Clinton warned: Don't blow off Sanders
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As Hillary ClintonHillary Diane Rodham ClintonChris Murphy’s profile rises with gun tragedies DNC, RNC step up cyber protections Gun proposal picks up GOP support MORE builds what her campaign calls an “insurmountable” lead in the Democratic presidential primary, she is increasingly setting her sights on the GOP and the general election.

In a speech in Seattle Tuesday night, for example, Clinton’s only reference to the race against Bernie SandersBernard (Bernie) SandersChris Murphy’s profile rises with gun tragedies Clip shows Larry David and Bernie Sanders reacting after discovering they're related For now, Trump dossier creates more questions than answers MORE was to mention her victory in Arizona’s primary.

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But even as Clinton pivots to the general election and her likely opponent, Donald TrumpDonald John TrumpIvanka Trump pens op-ed on kindergartners learning tech Bharara, Yates tamp down expectations Mueller will bring criminal charges Overnight Cybersecurity: Equifax security employee left after breach | Lawmakers float bill to reform warrantless surveillance | Intel leaders keeping collusion probe open MORE, Democrats caution Clinton to not turn her back on the Vermont senator too soon.

Sanders supporters, particularly young voters, will be crucial in the general election, Democrats say, and Clinton risks alienating them if she acts like the race is over — especially since Sanders continues to win states, including Idaho and Utah this week.

“They have to approach this with kid gloves,” said Democratic strategist Jim Manley, who has endorsed Clinton.

“She and her team have to be very, very careful that they don't unduly antagonize Sen. Sanders or, more importantly, Sen. Sanders’s supporters.”

Another ally close to Clinton agreed, adding she “can’t take the primary for granted. She has to avoid being presumptuous at all costs in order for the party to come together.”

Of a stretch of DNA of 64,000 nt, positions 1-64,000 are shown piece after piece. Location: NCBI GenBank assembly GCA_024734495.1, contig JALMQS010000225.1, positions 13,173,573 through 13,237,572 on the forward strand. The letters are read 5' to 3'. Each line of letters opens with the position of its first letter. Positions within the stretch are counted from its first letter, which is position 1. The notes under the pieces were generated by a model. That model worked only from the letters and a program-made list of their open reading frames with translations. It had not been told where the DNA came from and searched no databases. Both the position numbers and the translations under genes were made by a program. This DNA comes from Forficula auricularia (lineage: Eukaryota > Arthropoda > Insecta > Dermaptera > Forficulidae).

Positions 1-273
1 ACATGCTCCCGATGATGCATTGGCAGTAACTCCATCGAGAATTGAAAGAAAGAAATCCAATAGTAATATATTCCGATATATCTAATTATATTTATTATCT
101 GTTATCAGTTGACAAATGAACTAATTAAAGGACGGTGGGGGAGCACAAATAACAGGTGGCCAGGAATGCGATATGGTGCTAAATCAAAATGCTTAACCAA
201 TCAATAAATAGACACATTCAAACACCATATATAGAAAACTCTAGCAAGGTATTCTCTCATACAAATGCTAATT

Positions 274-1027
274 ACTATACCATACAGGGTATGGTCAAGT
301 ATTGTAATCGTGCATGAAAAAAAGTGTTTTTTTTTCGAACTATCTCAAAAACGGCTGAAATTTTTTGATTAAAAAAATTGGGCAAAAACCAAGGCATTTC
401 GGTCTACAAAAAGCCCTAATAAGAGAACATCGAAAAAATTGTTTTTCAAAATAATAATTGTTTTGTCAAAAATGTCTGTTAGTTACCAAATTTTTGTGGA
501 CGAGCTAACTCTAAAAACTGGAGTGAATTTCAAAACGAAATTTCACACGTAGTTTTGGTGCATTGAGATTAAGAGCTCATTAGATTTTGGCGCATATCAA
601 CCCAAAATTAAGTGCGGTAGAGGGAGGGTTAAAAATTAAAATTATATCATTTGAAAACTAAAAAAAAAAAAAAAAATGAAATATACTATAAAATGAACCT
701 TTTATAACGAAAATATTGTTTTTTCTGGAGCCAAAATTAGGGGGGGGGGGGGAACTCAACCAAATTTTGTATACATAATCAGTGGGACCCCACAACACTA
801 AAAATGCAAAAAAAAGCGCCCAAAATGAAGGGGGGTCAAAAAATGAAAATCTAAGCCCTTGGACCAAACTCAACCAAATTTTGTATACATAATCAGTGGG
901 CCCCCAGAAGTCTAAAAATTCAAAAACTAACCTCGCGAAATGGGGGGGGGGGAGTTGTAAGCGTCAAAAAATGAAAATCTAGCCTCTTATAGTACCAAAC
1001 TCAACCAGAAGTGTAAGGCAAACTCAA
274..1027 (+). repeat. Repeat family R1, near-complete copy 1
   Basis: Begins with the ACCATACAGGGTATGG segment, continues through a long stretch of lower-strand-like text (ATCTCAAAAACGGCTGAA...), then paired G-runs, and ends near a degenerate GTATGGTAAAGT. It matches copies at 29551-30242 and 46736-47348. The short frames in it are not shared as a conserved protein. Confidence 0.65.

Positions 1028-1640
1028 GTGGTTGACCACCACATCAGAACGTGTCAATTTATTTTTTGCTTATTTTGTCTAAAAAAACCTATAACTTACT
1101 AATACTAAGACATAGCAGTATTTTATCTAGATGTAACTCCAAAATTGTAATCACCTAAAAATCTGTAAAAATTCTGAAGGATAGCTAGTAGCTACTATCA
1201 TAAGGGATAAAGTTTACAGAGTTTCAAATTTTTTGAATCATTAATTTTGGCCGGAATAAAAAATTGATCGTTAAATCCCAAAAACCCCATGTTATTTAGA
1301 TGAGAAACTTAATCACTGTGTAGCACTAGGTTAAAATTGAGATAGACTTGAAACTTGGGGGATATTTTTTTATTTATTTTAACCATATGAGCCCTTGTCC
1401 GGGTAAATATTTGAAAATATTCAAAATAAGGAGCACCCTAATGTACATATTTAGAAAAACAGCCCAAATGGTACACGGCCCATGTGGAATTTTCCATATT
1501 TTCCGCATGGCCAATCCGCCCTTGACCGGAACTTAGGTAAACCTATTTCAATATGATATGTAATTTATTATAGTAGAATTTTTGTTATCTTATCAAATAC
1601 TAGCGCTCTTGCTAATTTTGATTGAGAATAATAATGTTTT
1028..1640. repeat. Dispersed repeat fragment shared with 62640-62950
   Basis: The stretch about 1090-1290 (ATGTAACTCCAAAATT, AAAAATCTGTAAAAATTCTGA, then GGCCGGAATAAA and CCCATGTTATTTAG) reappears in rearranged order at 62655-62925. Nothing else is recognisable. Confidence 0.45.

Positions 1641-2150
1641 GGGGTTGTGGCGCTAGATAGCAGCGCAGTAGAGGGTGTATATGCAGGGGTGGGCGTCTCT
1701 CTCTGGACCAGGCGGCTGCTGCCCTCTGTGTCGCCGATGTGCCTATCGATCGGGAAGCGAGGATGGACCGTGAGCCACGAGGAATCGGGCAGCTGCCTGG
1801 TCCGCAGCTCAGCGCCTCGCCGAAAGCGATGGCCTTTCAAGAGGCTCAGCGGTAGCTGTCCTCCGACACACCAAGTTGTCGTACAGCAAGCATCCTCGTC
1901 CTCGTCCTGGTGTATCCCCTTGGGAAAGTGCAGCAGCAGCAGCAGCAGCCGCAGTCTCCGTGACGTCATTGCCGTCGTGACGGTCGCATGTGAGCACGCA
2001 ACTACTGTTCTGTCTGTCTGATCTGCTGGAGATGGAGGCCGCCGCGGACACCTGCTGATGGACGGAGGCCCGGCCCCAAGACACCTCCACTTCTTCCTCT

Team Clinton expects Sanders to pick up more states as the Democratic primary enters its next phase. Her aides maintain that she is focused on winning every possible delegate and will be competitive in the states left on the calendar.

One aide pointed out that while Clinton gave a speech Monday at the American Israel Public Affairs Committee’s (AIPAC) annual policy conference in Washington — where she took shots at Trump — she also attended an organizing event in Arizona later in the day. 

And while Clinton gave an overarching speech on terrorism at Stanford on Thursday, she used the trip to stump in California, the biggest delegate prize of all.

In interviews, Clinton has brushed off talk that she has nearly sealed the nomination.

“I’m not yet the nominee,” she said on CNN earlier this week. “I hope to be the nominee.”

Sanders, meanwhile, insists the race is far from over.

“The path forward is a pretty good path for us,” he said on CBS’s “Face the Nation.”

In a fundraising email to supporters on Wednesday, Sanders campaign manager Jeff Weaver said that while the Clintons reached their “high water mark” with their sweep of states last week, “now it’s our turn to start winning in many of the remaining states until we take the pledged delegate lead on June 7.”

But with Clinton leading the total delegate count 1,681 to 927, the road ahead for Sanders is daunting. Given her lead, some political observers argue Clinton could take the liberty of not agreeing to further debates with Sanders. 

“If circumstances change, if he over-performs, or if there’s some other tactical reason, then the Clinton campaign should pay attention to the facts on the ground, but right now, I don’t see it in her interest to take part in debates,” said Cal Jillson, a political science professor at Southern Methodist University. “It’s decreasingly beneficial to her.”

Instead, Clinton can respond to Sanders in speeches and other platforms, allies say. 

“… She can continue to engaged on the ‘field of ideas,’ talking about topics of interest to his backers, as well as hers, so that she can begin to build the foundation of post-primary unity, which will be important going into the fall,” said one longtime Clinton adviser, who added that Sanders “cannot be ignored.”

Still, the adviser continued, “That does not mean she has to be preoccupied with him or worry about spending too much time attacking his positions.” 

Other longtime allies agree, saying Clinton — who they say is just shy of clinching the nomination — should plow forward and focus on Trump in what will inarguably be a grueling general election battle.

“Look, there is some recognition that Sanders has added important issues to the debate, but at the same time, the longer we spend money and have to act as though there’s a primary while the other side is killing themselves, it’s wasted time for us,” one friend of the Clintons said. 

Democratic strategist Christy Setzer said Clinton is doing exactly what she needs to do.

“I’m not convinced she does need to keep a foot in the primary,” Setzer said, adding that Clinton played the most recent set of Western states “exactly right.” 

Team Clinton, she said, spent “minimally in Arizona” and won while “not spending a dime in Utah and Idaho and letting Sanders gain a few delegates in small states that won’t matter in the general.”

“The message seemed to be ‘Sanders may very well win more delegates, but this thing is over, baby, over,’” she said.